ROYALTY CLOTHED IN PEASANTRY
THE SHAH OF PERSIA AND HIS KINGDOM
Many years ago the Shah of Persia sat upon his throne, secure and self-sufficient within his palace. He had every pleasantry, every comfort, every delight to the senses he desired. He had prestige; nations and his own populace revered him; his name was renown. He had power; his word was law, needing only to speak and his every command was fulfilled-he held sway over the entire kingdom. He had prosperity; everything he ever touched prospered and turned to gold-he did all things well. His reign promoted peace; he was called "the King of Peace." Because of his power and righteousness, all nations feared to wage war with him.
THE SHAH LONGED TO IDENTIFY HIMSELF WITH HIS PEOPLE
Yet, the Shah was disturbed. He felt estranged and alienated from his subjects. He longed to touch them, to feel and meet their needs, to identify and empathize with their sufferings. But, if he were to roam the streets with his royal entourage and garments, he would immediately be recognized and afforded the treatment and honor due his office. He would still stand aloof and alone.
Finally, he alighted from his throne. Removed his jewel-studded, golden crown, stripped off his royal garments and donned the garb of a common man. Royalty, clothed in peasantry, was about to step into the realm of his subjects.
THE KING IN A WAY-SIDE TEA SHOP!
Under the cover of darkness, the king left the palace grounds unnoticed and wandered down the paths that led to the city and the bazaars below. Veiled in common attire, he entered into a chaay Khana. Already late, he ordered a pot of tea and, hoping to spend the night, asked for some bedding.
"All full! Go somewhere else," came the curt reply.
"But you must have someplace I can lay my head," he insisted.
"Sorry, you can sleep on the hay out back where we keep the livestock."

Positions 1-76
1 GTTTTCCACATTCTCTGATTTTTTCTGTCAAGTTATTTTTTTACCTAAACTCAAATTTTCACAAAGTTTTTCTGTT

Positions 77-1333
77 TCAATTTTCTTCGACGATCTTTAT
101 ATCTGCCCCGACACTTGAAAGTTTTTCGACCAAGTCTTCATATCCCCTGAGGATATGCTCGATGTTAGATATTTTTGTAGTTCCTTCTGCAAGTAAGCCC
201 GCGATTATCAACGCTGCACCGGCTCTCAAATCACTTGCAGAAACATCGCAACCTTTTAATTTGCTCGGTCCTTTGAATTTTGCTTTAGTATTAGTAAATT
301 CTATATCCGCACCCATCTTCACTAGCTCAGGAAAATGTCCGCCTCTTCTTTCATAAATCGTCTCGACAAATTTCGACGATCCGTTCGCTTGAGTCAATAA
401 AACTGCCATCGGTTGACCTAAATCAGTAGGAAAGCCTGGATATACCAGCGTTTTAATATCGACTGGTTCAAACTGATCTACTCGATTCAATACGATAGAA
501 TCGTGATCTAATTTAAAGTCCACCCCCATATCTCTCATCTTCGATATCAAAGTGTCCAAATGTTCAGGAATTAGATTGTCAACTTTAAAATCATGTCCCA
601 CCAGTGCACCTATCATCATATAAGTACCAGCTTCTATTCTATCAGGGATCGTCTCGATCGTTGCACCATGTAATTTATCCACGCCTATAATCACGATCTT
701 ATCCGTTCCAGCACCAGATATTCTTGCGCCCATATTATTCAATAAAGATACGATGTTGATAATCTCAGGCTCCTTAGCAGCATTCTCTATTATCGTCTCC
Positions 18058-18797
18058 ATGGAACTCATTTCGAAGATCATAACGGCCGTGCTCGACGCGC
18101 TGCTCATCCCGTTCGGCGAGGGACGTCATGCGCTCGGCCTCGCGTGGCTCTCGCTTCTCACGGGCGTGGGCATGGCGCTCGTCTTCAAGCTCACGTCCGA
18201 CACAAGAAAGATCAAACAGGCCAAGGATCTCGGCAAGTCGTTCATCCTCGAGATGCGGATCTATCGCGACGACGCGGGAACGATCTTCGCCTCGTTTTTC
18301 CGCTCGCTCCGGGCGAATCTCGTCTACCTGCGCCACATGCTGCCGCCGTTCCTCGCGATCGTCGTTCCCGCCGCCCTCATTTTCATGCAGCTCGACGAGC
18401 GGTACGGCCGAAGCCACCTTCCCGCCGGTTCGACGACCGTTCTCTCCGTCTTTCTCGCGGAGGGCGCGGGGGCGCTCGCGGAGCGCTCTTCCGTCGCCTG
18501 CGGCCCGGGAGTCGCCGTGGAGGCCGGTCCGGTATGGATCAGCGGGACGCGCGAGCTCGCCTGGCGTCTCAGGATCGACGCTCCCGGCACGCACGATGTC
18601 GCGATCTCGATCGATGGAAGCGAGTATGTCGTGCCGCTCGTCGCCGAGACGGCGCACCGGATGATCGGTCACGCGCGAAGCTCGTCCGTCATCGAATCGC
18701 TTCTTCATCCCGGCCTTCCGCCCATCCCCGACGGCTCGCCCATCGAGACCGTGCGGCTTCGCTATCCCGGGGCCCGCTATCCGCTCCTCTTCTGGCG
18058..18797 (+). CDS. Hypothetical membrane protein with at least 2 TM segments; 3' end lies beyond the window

So, warmed by the chaay, the king wrapped his shawl tightly around himself, found a mound of hay, and nestled down for the night.
IN THE BAZAAR - RELISHING OBSCURITY, BUT A SUDDEN RUDE SHOCK
After breakfast he weaved his way into the bazaar that was already bustling with activity. All was so new, strange and intriguing to him. He bounced off passers-by as he mingled with the throngs. Cart drivers cursed his slowness; merchants wooed him for his patronage. Veiled in peasantry, the King realized he had truly become one of them.
Relishing his obscurity in a major thoroughfare, his musings were shattered as he heard someone cry out, "the King! There's the King! Greetings, Your Highness! Greetings!" cried an elderly gentleman as he bowed down and kissed the King's hand.
SKEPTICS GALORE - AN OBJECT OF CONTROVERSY
Helping the old man up, the king motioned him to silence and asked him not to say anything to anyone. But by now others recognized him and thronged him. Yet, some skeptics milled alongside the road. The center of attention, the king now became the object of controversy. Arguments ensued over the identity of the disguised guest.
"He can't be the king," said some. "The king lives in a palace, not in a bazaar."
"This is the king," said another. "I've seen him before and know him personally."
"But he's wearing rags," said another. "Kings don't wear rags-they have jewelry, crowns and royal robes."
WHAT CAN A KING DO?
Silently, the king stood by. Then, one of the skeptics stepped forward and approached the king, thinking to settle the dispute.
"So, sir, tell us yourself. Are you the king?"
I cannot lie, thought the king to himself. "Yes, I am the king."
"Well, if you are the king, tell us, what are you doing in this bazaar?"
"I have come to understand and identify with the needs of my subjects, to deliver them from their oppressors, to help free them from their debts, and to make their general living situations better-to give them a better life."
"I see," said the man, more skeptical than ever. "So, you are the king."
Crack! With a slap of his hand the man knocked off the visitor's crumpled hat.
"So, where's your crown?"
Rip! The worn, now torn, shirt hung limp over the king's shoulders. "Where's your robe?"
Thump! A crunching blow to his shoulder brought his eminence to his knees.
"And your subjects. 'O King! where are they to bow before you?"
By now some tried to deliver and defend the king, but those who enjoyed the sport pushed them back.
Lifting himself up with regal composure, the king stood erect and said, "Why do you beat me? I mean you no harm. I came only for your benefit."
Smash! The belligerent's fist shattered the king's cheekbone.
"Not for the benefit you bring do I beat you, 'O king! but because you, being a common peon, a pleb-a peasant-have made yourself out to be the king."
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